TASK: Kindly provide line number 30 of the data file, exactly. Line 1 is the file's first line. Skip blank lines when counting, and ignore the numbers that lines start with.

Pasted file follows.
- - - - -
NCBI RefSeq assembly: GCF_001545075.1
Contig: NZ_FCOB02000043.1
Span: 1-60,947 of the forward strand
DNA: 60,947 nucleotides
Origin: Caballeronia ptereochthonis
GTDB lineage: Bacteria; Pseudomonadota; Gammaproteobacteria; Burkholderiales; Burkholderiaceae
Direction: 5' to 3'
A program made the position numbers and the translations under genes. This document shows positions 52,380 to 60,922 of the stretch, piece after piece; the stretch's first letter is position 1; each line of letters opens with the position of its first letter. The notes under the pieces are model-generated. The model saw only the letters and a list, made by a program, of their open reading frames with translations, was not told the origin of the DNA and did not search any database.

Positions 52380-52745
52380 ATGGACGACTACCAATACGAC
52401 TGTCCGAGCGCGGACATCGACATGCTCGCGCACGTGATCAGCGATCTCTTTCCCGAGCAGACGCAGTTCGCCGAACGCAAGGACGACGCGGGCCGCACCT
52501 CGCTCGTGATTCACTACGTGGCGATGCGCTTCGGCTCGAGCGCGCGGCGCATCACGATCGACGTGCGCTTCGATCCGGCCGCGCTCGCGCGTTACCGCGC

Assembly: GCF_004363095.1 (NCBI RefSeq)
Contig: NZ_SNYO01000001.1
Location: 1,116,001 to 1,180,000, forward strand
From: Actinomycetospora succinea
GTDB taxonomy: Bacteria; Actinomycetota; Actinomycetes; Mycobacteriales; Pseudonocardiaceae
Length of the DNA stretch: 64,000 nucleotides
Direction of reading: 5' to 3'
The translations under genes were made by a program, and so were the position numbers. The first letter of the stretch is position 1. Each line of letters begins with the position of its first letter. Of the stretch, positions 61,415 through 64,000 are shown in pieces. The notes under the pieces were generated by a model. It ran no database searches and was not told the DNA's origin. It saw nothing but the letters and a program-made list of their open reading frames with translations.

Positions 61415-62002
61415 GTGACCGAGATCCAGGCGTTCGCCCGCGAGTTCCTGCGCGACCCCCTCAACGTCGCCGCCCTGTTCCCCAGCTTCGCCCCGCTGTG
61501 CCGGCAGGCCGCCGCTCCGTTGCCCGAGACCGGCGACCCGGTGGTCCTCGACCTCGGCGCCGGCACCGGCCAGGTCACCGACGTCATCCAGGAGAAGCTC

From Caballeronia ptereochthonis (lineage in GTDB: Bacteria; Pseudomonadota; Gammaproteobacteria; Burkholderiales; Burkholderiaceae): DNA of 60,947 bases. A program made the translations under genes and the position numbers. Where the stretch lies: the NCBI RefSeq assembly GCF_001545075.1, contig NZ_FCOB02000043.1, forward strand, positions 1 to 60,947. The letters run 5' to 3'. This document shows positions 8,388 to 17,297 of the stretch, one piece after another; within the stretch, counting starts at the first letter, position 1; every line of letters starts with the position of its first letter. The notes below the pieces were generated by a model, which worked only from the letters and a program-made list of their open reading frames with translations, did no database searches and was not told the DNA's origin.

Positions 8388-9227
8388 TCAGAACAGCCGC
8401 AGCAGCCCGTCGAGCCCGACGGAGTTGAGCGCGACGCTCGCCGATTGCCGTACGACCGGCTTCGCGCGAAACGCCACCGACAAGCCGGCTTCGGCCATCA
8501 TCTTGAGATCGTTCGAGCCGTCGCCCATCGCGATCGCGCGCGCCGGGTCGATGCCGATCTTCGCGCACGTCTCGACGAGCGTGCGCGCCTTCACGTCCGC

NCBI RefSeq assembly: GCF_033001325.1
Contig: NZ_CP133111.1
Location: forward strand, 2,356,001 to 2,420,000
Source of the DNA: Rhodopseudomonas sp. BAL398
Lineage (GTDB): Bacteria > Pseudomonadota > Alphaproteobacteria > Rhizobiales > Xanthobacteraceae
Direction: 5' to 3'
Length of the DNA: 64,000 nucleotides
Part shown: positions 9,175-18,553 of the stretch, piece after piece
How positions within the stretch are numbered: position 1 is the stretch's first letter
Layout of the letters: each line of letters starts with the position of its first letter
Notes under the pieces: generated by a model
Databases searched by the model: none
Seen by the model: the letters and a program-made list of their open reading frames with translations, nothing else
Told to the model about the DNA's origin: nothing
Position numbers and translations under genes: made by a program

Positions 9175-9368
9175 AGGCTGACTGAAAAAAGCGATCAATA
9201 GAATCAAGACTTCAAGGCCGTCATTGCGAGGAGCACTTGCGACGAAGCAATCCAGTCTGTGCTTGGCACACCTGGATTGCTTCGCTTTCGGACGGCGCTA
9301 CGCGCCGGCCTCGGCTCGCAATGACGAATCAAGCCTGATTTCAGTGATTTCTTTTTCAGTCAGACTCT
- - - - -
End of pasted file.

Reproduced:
Contig: NZ_CP133111.1